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The Short Line Safety Institute (SLSI) yesterday shared its recently published study that shows its safety culture assessment (SCA) process is transferrable from freight to commuter railroads.
The report also suggests that commuter operations would benefit from SLSI's services, institute officials said in a press release.
The SLSI conducted a pilot study with a commuter-rail operator last year by using the SCA process. The study's purpose was to investigate the extent to which the SCA process could be adapted and applied to commuter or transit-rail operations.
Two notable changes were made to protocols and procedures to conduct the study. Despite those changes, the study found the SLSI's SCA model is transferable from freight to commuter operations, according to a Federal Railroad Administration report on the study.
An analysis of the methodology and results of the SCA conducted at the commuter railroad indicated that the process was able to produce the same result as an SCA performed at a freight railroad. The SLSI assessor team helped the commuter railroad find opportunities for improvement that may ultimately improve safety on its properties, SLSI officials said.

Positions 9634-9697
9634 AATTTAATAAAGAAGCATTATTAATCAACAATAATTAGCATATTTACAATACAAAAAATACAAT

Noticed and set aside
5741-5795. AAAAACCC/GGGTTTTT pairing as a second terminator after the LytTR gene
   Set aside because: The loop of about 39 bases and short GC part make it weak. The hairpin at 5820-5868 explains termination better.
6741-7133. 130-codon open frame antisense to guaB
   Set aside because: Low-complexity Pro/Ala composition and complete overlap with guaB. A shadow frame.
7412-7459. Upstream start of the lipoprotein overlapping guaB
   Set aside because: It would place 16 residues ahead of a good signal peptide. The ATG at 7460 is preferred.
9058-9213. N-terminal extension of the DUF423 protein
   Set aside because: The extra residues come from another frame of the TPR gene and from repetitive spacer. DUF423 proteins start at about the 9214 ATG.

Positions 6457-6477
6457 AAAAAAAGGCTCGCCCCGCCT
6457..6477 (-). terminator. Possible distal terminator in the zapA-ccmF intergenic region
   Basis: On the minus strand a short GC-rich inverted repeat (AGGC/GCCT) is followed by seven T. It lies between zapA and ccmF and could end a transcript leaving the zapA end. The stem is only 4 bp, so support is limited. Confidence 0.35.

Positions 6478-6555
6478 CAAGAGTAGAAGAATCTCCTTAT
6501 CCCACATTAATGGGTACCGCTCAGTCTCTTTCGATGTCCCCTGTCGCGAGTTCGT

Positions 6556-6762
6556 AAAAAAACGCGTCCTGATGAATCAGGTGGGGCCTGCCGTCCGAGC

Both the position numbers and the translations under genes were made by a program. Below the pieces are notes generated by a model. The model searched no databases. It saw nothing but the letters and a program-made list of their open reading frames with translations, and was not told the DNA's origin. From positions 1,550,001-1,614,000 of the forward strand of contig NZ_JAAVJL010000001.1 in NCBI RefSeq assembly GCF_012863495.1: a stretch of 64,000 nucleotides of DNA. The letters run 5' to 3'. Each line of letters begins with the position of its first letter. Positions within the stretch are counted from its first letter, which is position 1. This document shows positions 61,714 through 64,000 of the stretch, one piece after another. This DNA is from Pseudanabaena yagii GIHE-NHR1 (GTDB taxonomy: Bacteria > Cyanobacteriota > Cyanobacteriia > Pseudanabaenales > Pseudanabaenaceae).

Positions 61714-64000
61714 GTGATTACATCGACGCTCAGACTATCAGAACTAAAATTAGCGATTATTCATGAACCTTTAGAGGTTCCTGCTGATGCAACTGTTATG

"Based on the study results, we are excited about the possibility of providing support to commuter operations, as a demonstrated, strong safety culture is an industry-wide mission [that's] not limited to just freight railroads," said SLSI Executive Director Tom Murta.
The SLSI has been conducting voluntary, nonpunitive and confidential SCAs on short-line and regional freight railroads since 2015. The SCA is an evaluation based on the U.S. Department of Transportation Safety Council's Ten Core Elements for a Strong Safety Culture.
After the SCA is completed, the institute offers technical assistance to railroads interested in making changes to improve the safety cultures at their organizations.